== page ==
I was new to the neighborhood. The first time I stopped into the cozy Greek diner a few blocks away from my new apartment, a man in a Hawaiian Shirt greeted me enthusiastically. We chatted over my “to go” order. Yes, I was new to the area. No, I have never been in his restaurant before. As he considered my order, he instructed me that I must have the fries. Considering the caloric indulgence, I declined. “Ah, you’ll change your mind when you taste them!,” he said confidently as he handed me a sample. They were decadent. Plump, golden potato slices, perfectly brown, treated with a splash of vinegar and sprinkled with oregano and salt. My mouth still waters when I think of them. I declared them to be delicious yet still declined. “Next time,” he ordered. “Get the fries the next time.”
I became a regular at Cross Rhodes, the little neighborhood diner. Soon I learned that the happy man in the Hawaiian shirt that greeted me (and every customer) as a long lost friend was named Jeffery. He was the owner. We regularly repeated our little ritual. He’d ask, “Going to have the fries today, Susan?” I’d decline, passing up the luxury every time.
One harried Christmas season almost twenty years ago, I rushed into Cross Rhodes in a blur of after work, after shopping, after shipping frenzy but before rushing home to pack for my holiday trip. Cranky and distracted, I delivered my regular “to go” order. In no mood for our usual back and forth banter; I just took my order and left. I wonder if I missed the twinkle in his eye.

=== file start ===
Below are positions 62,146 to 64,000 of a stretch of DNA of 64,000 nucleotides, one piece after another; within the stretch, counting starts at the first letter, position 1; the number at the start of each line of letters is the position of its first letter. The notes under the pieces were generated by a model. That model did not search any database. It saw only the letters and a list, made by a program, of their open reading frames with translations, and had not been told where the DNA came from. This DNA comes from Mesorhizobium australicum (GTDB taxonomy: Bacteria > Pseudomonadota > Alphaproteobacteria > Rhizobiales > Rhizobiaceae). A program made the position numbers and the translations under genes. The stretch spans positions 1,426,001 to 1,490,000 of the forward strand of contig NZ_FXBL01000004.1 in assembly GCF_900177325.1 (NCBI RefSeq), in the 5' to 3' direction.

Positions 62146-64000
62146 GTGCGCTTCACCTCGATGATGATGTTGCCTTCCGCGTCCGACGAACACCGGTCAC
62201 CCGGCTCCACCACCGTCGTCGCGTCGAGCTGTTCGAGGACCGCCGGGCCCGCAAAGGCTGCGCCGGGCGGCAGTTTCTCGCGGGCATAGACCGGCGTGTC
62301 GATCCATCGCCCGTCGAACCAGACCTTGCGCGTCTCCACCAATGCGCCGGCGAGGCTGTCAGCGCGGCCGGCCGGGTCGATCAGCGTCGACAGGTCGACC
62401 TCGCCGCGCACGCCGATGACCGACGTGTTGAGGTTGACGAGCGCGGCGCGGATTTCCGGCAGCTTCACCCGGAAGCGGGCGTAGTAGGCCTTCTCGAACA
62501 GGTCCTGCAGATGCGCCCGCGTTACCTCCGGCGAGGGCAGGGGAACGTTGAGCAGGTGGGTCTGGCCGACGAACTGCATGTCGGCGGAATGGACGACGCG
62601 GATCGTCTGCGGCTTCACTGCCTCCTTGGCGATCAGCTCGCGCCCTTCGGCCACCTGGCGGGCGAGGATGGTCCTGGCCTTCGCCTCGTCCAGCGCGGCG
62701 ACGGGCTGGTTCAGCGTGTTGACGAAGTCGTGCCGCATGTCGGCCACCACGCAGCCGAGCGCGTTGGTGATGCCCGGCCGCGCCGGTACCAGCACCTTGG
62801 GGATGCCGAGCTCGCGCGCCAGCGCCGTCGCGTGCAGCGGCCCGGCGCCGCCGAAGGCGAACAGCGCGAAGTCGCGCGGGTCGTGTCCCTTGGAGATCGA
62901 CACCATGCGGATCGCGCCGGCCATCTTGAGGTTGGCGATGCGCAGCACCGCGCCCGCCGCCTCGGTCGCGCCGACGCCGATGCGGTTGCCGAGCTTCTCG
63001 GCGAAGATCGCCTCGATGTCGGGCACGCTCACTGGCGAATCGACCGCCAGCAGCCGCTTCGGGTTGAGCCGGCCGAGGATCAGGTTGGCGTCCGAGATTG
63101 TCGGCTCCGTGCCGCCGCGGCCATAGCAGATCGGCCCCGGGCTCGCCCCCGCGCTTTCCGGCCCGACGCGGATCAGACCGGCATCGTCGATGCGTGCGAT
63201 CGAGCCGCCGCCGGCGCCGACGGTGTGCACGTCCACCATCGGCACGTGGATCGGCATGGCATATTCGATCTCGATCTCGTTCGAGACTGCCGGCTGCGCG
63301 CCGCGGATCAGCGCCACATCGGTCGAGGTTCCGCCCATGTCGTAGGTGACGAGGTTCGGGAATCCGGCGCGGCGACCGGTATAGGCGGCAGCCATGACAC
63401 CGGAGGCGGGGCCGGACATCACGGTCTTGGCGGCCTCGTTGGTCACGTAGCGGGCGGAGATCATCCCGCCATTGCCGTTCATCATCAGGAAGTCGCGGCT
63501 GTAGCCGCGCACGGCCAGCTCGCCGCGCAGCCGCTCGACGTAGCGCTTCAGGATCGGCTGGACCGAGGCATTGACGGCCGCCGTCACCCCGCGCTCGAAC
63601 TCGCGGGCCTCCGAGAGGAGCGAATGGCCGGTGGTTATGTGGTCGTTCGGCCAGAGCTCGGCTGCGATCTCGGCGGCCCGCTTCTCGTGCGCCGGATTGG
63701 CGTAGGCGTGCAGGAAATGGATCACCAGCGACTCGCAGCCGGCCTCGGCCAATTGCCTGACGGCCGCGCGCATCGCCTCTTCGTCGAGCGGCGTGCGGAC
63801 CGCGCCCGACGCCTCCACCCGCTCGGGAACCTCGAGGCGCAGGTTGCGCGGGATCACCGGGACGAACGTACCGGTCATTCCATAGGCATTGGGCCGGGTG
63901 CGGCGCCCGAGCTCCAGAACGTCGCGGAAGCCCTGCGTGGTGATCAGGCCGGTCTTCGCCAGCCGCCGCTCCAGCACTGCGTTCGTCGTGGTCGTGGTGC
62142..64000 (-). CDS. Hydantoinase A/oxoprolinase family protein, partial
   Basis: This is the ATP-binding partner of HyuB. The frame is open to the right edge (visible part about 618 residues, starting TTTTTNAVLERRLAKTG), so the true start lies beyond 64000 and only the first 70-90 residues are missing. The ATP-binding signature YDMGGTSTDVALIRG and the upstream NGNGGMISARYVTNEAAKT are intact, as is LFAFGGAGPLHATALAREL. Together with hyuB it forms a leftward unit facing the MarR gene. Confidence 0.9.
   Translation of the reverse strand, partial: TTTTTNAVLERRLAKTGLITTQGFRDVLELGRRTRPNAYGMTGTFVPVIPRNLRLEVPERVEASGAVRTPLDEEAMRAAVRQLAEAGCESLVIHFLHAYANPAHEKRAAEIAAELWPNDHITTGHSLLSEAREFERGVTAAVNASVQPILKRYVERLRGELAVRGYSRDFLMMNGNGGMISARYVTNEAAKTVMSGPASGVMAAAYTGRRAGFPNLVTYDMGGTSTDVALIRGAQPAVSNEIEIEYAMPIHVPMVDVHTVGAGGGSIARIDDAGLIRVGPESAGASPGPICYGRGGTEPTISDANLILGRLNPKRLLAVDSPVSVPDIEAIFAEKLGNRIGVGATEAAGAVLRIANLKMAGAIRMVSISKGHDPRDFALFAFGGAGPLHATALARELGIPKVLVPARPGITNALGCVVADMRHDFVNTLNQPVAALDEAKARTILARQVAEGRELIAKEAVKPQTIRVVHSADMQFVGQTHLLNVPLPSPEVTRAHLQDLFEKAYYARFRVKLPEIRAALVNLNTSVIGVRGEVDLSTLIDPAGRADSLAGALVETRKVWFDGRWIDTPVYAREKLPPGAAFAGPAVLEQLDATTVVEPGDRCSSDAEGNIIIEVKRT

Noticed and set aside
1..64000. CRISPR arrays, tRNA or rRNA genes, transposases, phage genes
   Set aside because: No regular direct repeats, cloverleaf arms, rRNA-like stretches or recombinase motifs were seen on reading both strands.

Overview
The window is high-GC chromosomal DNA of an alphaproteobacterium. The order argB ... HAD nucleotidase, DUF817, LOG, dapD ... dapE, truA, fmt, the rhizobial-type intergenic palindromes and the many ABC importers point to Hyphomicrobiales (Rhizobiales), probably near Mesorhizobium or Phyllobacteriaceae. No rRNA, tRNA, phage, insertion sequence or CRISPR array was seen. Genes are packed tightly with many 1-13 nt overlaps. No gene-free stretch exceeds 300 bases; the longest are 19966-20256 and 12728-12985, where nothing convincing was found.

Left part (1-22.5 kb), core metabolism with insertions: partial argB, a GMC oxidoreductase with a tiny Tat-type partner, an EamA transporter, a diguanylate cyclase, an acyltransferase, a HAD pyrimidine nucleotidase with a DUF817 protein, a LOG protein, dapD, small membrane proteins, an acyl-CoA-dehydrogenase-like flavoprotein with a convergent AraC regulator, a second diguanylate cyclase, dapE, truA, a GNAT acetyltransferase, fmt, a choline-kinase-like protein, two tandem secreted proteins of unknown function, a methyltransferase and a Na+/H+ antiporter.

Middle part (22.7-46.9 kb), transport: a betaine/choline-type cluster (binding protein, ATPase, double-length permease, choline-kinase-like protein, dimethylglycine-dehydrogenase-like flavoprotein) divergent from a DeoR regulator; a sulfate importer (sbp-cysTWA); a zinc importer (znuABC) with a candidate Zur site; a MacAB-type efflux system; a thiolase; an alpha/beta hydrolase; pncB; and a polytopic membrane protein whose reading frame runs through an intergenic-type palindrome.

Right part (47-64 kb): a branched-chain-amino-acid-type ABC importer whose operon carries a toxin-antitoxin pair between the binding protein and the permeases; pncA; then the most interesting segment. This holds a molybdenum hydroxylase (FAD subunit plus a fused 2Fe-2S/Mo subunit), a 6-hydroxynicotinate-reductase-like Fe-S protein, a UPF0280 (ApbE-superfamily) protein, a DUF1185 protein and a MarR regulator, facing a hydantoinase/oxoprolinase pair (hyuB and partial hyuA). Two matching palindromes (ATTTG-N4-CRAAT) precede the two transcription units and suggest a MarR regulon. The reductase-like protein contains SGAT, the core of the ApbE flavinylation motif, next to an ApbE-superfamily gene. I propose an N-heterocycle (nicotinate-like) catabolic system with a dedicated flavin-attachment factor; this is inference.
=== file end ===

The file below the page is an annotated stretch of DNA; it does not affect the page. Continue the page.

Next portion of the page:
I entered my apartment preoccupied and overwhelmed. There was no Christmas season this year. In the middle of a reorganization at work, I had just a few days off with family, and a few work related tasks during that visit. Big decisions awaited my return; the anxiety and pressure weighed on me. I was lost in my gloom until I lifted the lid on my food. Next to my regular order, there they were. A mound of hot, crisp, Greek fries. A handwritten note on my receipt read “Merry Christmas!” As I savored every last bite, I thought about the gestures of kindness that made it feel like Christmas. I missed so many in my frenzy.
This year, my traditional Christmas Eve “to go” order from Cross Rhodes of a Greek veggie sandwich with fries will be especially poignant. Jeffrey Russell died this year, suddenly and too young as a result of a terrible fall. Even though he won’t greet me in his Hawaiian shirt, the lessons he left me are present. We touch so many people, ever so briefly. Every encounter is an opportunity to spread joy. You never know who carries a secret burden that might be lifted even a tiny bit by a small, sincere gesture. And, our problems are often difficult but not impossible to resolve. Step back, get perspective and give yourself a break. Have the fries.